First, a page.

Sermons

pastorEric aug2014Sermon for 5th Epiphany

God is Big and Small
By The Rev. Eric Christopher Shafer -

It is my usual practice to preach on the Gospel lesson for the day, but this weekend I want to look at both our Gospel text from St. Mark and the first lesson from Isaiah, because I think that, together, they teach us something about the nature of God, how God is big and how God is also small. God is big enough to rule the universe, the cosmos, and small enough to care for each of us.

 


The passage from Isaiah offers something of a litany of the wondrous attributes of God. It is cosmic in scope and universal in significance. Have you not known? Have you not heard? The Lord is bigger, and stronger, and more impossible to comprehend than you can possibly imagine! The God described here seems to embody absolute power. This is the way most of us probably think of God - BIG.

 


By contrast, Mark’s focus seems nearly miniscule. If Isaiah paints the story of God’s nature and work on the largest of canvases, Mark instead focuses on a simple, single detail. Still very early in his account of Jesus’ life and ministry, Mark tells the story of the healing of a woman, unnamed except that she is identified as Peter’s mother-in-law. The story is intimate, almost private, and you may even wonder why Mark tells it. But though it is brief, it is far from simple. Indeed, Mark’s construction of the scene – and particularly the detail that, once recovered, the woman serves the male disciples – has been a source of frustration to many of us at it has functioned across the centuries to reinforce the notion that the woman’s role is not to lead but to serve. More on that in a moment.
I find in Mark’s intimate portrait two elements that are immensely helpful as I try to understand the nature of God’s work in the world and our lives and, perhaps more importantly, to see and participate in it.

 


First, the VERY LARGE God Isaiah describes is not above caring for us as individuals, as Jesus does not only announce the coming kingdom, call together his disciples, and cast out demons – and all of this in the first chapter of St. Mark’s Gospel – but Jesus also slows down to care for a woman suffering a fever and then to tend, one by one, all those in the region who were ill or possessed and came for his help. Our relatively small problems are not insignificant to the God who tends the cosmos.

 


Second, the MIGHTY God whose praises Isaiah sings is indeed at work, unrelentingly, to sustain the cosmos, strengthen the weak, and restoring those who have fallen. And the most frequent way God does this is by working through those all around us. When the woman in Mark’s Gospel serves after she is healed, she is neither being dismissed as somehow inferior to those she serves nor constrained to a lesser role. (I told you I would get back to this long-misinterpreted and misused part of this text). My point is that Jesus has not only healed her but given her back her vocation which is, ultimately, a picture of discipleship. Indeed, the picture of discipleship: service.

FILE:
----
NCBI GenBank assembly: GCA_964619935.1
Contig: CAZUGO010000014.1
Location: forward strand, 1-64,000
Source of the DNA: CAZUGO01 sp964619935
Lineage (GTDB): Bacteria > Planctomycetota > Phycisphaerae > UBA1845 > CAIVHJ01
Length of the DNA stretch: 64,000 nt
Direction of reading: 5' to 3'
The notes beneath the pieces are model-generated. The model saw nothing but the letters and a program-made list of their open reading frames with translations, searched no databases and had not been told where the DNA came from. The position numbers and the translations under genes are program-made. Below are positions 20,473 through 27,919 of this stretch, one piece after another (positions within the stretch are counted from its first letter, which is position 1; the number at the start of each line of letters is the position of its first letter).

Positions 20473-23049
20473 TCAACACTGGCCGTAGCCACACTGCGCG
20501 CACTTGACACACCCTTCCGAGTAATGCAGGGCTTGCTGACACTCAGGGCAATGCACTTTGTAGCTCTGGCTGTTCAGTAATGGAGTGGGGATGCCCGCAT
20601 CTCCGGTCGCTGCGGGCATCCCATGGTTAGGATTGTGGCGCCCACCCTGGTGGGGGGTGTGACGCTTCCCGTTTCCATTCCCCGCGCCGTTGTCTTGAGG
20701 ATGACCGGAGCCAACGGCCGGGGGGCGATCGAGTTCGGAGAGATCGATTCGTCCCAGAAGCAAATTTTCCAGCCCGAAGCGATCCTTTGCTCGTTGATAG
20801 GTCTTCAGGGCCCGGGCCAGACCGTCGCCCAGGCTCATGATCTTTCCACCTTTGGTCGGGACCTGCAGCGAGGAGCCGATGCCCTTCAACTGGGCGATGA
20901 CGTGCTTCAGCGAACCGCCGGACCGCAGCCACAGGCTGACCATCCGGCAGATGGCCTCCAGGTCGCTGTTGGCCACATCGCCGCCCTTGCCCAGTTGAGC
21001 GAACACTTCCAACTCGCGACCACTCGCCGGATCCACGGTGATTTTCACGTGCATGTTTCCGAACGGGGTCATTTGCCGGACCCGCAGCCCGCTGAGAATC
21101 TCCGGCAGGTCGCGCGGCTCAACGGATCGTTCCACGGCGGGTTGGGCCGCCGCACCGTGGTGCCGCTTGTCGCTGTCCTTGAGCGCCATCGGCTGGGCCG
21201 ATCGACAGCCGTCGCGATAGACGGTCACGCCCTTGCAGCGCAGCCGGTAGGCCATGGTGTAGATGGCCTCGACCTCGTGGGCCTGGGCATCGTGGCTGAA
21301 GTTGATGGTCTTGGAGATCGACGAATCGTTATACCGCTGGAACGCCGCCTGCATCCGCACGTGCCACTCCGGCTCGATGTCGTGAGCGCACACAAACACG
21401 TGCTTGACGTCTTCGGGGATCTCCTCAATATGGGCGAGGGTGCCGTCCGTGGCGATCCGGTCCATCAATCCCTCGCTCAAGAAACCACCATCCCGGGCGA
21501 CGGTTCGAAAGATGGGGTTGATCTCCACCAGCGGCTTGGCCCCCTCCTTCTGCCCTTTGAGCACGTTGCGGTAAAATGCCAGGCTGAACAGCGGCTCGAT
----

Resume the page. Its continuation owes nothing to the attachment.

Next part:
Consider: a little later in the story, after James and John have asked Jesus to put them in places of honor and authority (and after the other disciples get pretty angry because of their arrogance), Jesus offers his disciples a lesson in greatness that aligns quite closely with the actions of this woman:

From Mark chapter 10: So Jesus called them and said to them, “You know that among the Gentiles those whom they recognize as their rulers lord it over them, and their great ones are tyrants over them. But it is not so among you; but whoever wishes to become great among you must be your servant, and whoever wishes to be first among you must be servant of all. For the Son of Man came not to be served but to serve, and to give his life a ransom for many.”

 

So where do we look to trace the actions of the God who, as Isaiah tells us, “sits above the circles of the earth…and stretches out the heavens like a curtain”? I believe we see these great actions (think Isaiah) in simple, everyday acts of service, care, and sacrifice, ones we see all around us and take part in ourselves (think Mark).

 


Which means that our seemingly ordinary lives can become at any given moment the arena for the activity of the Holy One of Israel as God continues to love and bless the world through us!
We, you and I, have the opportunity this week to see, hear, and believe this as we perform simple acts of kindness to and for others.

 


Simple acts of kindness to and for others – today’s texts tell us that these capture both the big and small nature of God.

 


To paraphrase Isaiah, “Have you not seen? Have you not heard? The Lord God almighty is at work in you, with you, and through you to care for the people and world God loves so much.”


Here is God’s promise: God is and will continue to work through us – all of us, women and men, young and old, of sound mind and body as well as those who struggle with illness or disability, all of us – and that, indeed, God will do marvelous things through us. This means that each of us has the opportunity to feel the creative, healing, and restoring hand of God and, just as did the early if also unnamed disciple in Mark’s Gospel today, and then to respond in service.


God is still at work in us all.


Thanks be to God.

 


Amen.

 


(With thanks to the Rev. Dr. David Lose whose work is used extensively in this sermon).

The Rev. Eric Christopher Shafer
Senior Pastor - Mt. Olive Lutheran Church
Santa Monica, California
Feb 3&4, 2018


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